Re: Conformance: What does "organization" mean?


Gary O'Neall
 

Thanks Miriam and Daniel for summarizing the discussions so far.

 

After working with a small number of larger companies on openchain compliance, requiring the entire “company” to comply with the training has turned out to be a big challenge.  From what I’ve learned over the past 2 years, I believe allowing subgroups (programs) to achieve compliance would speed up openchain adoption.  I believe it is a topic worth revisiting based on this learning.

 

I wanted to introduce one more concept to the discussion.  It may be worthwhile defining multiple levels, perhaps even a hierarchy for compliance.  We could still have an entire legal entity be compliant.  This would be useful for small companies and larger companies with a more mature compliance environment.  I can think of 3 levels that may be useful:

  • Organization (the legal entity)
  • Program (the subgroup of an organization under a single open source program)
  • Product (distributed software under a program)

 

When certifying, one could specify whether then entire organization is certified, a program is certified or just a product.

 

From what I have experienced, Organization and Program would both be used.  I’m less certain if Product would be used for certification, but it has come up in previous conversations.

 

The downside to this proposal is it would add complexity, but I feel the additional flexibility would enable higher adoption of the specification.

 

Best regards,

Gary

 

From: openchain-bounces@... <openchain-bounces@...> On Behalf Of Miriam Ballhausen
Sent: Tuesday, June 12, 2018 1:17 AM
To: openchain@...
Subject: [OpenChain] Conformance: What does "organization" mean?

 

Hi All,

 

according to the Spec OpenChain conformance is declared for compliance programs of an organization. In our last call, we agreed that the term “organization” needs further clarification, as it is the reference point not only for the program, but also for the 85% of software staff that need to undergo training. We further agreed to use the July to clarify the term. The term “organization” was agreed after long discussions in the very beginning of the project, where it was also agreed that organization meant legal entity. As we are now considering to change this understanding, we wanted to make sure everyone was aware of the discussions we have had about this topic to date and the agreements that were reached (or not reached) at various points in time. So in preparation of our meeting in July and to kick off the discussion on the mailing list, Daniel summarized all of our meeting minutes again and we created an overview over the agreed meaning of organization and the relevant arguments and minutes.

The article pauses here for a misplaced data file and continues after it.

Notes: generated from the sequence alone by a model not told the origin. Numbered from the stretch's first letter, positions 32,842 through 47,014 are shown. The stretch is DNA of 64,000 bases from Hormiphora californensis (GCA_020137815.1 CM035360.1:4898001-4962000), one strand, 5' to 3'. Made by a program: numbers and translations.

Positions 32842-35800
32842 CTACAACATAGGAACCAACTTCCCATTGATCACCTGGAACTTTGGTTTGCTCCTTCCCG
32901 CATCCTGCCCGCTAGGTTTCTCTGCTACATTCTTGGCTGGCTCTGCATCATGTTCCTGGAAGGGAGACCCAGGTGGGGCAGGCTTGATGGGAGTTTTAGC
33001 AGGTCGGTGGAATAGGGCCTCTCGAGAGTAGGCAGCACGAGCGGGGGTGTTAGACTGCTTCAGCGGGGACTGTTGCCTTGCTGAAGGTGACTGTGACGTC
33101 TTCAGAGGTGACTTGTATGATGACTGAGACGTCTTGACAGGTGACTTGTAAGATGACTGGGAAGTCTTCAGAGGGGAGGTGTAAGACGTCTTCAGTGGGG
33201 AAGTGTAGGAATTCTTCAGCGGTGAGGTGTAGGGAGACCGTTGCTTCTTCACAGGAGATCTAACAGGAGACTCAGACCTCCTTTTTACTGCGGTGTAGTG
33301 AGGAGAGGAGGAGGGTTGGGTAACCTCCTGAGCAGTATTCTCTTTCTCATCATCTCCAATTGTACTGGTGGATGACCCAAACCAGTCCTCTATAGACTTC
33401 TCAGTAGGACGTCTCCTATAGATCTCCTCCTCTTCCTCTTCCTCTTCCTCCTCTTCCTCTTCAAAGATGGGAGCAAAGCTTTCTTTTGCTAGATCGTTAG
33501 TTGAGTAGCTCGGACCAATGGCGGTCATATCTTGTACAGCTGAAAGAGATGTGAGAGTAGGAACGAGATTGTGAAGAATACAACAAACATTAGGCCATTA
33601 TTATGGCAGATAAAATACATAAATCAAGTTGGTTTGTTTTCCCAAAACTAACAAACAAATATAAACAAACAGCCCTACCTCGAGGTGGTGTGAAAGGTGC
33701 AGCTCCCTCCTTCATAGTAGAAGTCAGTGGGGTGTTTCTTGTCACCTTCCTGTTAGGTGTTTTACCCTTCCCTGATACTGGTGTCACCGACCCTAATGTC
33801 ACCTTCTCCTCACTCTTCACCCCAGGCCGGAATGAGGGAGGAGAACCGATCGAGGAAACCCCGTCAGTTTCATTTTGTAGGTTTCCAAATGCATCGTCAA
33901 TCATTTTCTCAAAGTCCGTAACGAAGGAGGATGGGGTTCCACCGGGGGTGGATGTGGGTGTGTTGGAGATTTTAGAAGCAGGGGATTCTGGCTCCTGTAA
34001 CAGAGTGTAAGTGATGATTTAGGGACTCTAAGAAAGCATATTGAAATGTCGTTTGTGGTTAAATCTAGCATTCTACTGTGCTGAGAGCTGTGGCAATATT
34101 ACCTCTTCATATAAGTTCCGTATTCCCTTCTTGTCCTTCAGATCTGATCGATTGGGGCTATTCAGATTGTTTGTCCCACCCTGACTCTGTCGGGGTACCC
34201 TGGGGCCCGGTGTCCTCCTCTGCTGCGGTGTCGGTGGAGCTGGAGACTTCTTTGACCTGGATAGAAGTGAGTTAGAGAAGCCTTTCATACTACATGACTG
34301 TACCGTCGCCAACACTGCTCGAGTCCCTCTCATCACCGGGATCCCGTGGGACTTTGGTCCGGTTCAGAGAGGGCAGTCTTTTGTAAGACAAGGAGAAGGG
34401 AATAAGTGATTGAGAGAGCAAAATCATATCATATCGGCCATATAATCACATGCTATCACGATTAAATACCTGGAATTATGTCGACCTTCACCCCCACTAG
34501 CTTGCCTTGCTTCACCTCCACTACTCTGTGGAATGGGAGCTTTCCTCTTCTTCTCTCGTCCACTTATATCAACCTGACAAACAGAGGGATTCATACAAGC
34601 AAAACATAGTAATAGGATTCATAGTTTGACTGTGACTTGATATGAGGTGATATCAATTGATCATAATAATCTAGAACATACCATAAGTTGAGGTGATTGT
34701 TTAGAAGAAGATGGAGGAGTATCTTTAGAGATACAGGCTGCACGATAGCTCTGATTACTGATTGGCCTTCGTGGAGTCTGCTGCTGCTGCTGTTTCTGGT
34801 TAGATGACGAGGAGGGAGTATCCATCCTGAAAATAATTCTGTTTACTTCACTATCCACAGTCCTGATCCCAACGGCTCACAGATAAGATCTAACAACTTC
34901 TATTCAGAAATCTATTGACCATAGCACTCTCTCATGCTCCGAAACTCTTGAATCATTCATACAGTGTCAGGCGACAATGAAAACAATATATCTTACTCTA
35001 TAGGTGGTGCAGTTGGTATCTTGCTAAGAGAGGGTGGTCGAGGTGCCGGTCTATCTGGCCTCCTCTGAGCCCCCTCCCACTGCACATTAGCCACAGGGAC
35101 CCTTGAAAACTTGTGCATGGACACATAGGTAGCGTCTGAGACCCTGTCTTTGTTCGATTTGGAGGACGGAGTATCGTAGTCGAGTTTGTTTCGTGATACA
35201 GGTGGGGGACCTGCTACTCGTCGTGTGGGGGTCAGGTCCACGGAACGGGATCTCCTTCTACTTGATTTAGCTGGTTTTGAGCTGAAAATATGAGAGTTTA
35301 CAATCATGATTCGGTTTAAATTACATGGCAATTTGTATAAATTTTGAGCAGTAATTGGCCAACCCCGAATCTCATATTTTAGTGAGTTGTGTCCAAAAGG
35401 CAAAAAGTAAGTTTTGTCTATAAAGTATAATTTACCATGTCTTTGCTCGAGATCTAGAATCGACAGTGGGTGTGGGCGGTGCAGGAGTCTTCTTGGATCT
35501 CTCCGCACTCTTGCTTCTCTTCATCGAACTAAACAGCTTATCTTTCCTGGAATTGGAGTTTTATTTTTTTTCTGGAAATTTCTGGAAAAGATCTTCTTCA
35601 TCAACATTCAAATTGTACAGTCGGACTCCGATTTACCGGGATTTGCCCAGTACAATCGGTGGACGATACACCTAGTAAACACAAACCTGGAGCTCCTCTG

Summary of discussions re. “organization”:

 

Date of call

(Agreed) meaning of “organization”

Minutes summary (if relevant)

Until July 10, 2017

Organization means legal entity.

 

August 7, 2017

Organization generally means legal entity,

unless legal entity does not work for the structure of the organization that is claiming conformance.

 

  • Organization is not explicitly defined as a legal entity in the current OpenChain material.
  • It was decided that for now we will define organization as legal entity, but companies with other structures can also self-certify by using Legal entity > StructureName.
  • If they have any questions or need assistance they can contact the conformance work team volunteers.

September 5, 2017